Bishops Duncan and Scriven will then join some six-hundred bishops and archbishops (about two-thirds of all Anglican bishops) who will be attending the Anglican Communion’s once-a-decade Lambeth Conference of Bishops.

Read it all.

Posted in * Anglican - Episcopal, Episcopal Church (TEC), Lambeth 2008, TEC Bishops, TEC Conflicts

Chicago Tribune: Young Mennonites join world of politics

At the east end of the giant Wal-Mart parking lot in this northern Indiana town of about 32,000, there’s a metal-roofed building accommodating as many as 20 horse-drawn buggies. People in plain dress””flat black hats, white bonnets””can be seen around town.

Goshen is a population center for Mennonites and their religious “cousins,” the Amish. Both are Protestant Christian faiths built on foundations of pacifism and keeping government, politicians and politics at arm’s length.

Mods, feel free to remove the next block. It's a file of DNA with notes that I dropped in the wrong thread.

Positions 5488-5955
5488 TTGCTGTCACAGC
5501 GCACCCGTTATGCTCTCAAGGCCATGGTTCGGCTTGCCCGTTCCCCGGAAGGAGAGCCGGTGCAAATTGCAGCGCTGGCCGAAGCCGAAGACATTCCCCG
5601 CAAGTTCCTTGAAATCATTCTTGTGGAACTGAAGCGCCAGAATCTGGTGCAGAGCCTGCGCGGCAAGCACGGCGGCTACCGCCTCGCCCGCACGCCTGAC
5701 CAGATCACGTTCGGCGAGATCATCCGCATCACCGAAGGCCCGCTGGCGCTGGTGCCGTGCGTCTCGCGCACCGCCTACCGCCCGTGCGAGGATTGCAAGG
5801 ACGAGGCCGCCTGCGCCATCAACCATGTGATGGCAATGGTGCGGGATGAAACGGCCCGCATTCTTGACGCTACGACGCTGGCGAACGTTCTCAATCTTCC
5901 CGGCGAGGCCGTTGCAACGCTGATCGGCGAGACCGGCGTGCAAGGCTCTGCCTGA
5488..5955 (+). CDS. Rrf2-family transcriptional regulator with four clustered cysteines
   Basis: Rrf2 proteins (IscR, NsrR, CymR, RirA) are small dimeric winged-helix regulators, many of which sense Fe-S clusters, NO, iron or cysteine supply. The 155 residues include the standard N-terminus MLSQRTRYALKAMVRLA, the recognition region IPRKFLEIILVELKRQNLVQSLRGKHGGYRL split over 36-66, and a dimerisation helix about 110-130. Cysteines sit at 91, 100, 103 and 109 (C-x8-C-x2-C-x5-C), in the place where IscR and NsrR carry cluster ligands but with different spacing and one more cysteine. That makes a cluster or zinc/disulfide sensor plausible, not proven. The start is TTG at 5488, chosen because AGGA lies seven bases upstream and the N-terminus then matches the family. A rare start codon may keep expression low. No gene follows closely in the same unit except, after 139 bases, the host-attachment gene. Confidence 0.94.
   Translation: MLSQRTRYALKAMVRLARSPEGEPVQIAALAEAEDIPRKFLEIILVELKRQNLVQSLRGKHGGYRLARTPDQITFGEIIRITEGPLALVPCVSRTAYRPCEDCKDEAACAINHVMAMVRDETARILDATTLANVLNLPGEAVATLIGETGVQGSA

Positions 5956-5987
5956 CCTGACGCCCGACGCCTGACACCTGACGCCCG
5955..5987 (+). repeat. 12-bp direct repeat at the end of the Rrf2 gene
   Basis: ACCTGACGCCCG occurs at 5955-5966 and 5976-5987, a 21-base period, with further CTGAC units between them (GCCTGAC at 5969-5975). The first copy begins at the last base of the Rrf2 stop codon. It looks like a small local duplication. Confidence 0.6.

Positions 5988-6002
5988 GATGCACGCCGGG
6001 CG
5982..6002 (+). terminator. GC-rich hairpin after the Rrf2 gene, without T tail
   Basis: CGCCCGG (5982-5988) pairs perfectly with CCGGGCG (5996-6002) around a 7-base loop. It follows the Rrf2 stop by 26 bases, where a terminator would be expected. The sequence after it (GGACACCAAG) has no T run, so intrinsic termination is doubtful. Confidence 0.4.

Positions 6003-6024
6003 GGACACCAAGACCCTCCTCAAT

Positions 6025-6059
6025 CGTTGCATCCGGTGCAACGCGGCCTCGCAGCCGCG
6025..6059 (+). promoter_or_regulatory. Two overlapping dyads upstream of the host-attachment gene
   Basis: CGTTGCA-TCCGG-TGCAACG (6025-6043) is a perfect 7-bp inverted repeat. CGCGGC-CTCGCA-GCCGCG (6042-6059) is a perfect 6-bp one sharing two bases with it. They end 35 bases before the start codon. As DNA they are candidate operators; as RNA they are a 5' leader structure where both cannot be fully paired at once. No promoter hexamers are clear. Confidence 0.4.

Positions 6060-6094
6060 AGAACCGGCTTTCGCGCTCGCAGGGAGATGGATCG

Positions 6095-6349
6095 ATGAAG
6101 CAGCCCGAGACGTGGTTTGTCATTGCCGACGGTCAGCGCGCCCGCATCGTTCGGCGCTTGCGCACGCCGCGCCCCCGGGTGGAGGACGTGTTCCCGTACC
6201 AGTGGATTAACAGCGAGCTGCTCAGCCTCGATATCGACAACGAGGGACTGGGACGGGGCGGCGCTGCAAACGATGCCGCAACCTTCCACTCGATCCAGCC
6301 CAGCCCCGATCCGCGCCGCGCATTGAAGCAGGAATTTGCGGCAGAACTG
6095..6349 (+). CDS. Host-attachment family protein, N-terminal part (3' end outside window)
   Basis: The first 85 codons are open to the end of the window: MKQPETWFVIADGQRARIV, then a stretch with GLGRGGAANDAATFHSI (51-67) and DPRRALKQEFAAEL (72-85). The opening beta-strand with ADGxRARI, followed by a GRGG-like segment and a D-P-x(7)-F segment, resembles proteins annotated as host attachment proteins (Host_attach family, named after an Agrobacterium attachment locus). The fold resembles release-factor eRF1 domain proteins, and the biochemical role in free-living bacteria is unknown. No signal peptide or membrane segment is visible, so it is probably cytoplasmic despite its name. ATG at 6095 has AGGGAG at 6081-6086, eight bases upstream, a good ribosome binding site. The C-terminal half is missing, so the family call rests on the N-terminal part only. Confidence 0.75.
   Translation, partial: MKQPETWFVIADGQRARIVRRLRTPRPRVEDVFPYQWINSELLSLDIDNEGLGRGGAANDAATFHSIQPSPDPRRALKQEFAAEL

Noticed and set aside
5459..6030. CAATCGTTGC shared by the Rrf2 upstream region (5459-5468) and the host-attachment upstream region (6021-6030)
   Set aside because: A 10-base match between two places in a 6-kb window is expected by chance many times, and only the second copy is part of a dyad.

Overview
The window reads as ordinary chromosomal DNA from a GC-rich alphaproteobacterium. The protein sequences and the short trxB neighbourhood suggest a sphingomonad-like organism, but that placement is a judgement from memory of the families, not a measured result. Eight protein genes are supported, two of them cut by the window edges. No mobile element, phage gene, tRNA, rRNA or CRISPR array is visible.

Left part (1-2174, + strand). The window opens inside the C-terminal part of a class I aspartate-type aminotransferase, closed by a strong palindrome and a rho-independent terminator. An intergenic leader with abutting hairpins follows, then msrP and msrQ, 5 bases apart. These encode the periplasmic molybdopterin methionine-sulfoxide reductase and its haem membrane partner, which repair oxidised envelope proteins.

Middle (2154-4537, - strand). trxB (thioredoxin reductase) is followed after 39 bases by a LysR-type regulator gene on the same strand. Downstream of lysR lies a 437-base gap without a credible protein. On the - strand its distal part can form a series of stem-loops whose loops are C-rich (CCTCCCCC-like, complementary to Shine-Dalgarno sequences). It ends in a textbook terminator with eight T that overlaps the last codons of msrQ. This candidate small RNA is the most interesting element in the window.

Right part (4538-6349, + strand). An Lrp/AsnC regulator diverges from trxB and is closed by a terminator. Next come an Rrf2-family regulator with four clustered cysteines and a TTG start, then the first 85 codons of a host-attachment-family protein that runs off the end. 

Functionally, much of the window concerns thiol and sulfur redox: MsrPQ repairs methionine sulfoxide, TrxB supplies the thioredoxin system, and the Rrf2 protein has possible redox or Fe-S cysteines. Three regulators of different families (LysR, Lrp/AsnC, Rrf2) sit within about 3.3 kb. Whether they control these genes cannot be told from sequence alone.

The Amish remain non-voters who believe in the strict separation of church and state. However, some Mennonites, especially younger members such as those on the campus of church-founded Goshen College, are seeing an opportunity now to integrate politics into their lives in a way that furthers rather than diminishes their religion.

Emily Miller, for instance, is a 20-year-old sophomore social-work major from Waco, Texas, and””like 60 percent of the nearly 1,000 Goshen students””a Mennonite. Though her dorm room features the book bag and flip-flops you’d expect with any kid away at school, there’s a sign on her door that stands out, considering where and who she is. It says: “Change We Can Believe In,” and in smaller letters: “BarackObama.com.”

When a CNN film crew recently asked if there might be a handful of Mennonite students at Goshen willing to talk about being first-time voters, 50 volunteers stepped forward to say whom they supported and why. When students manned registration tables in the student union, more than 300 new voters signed up.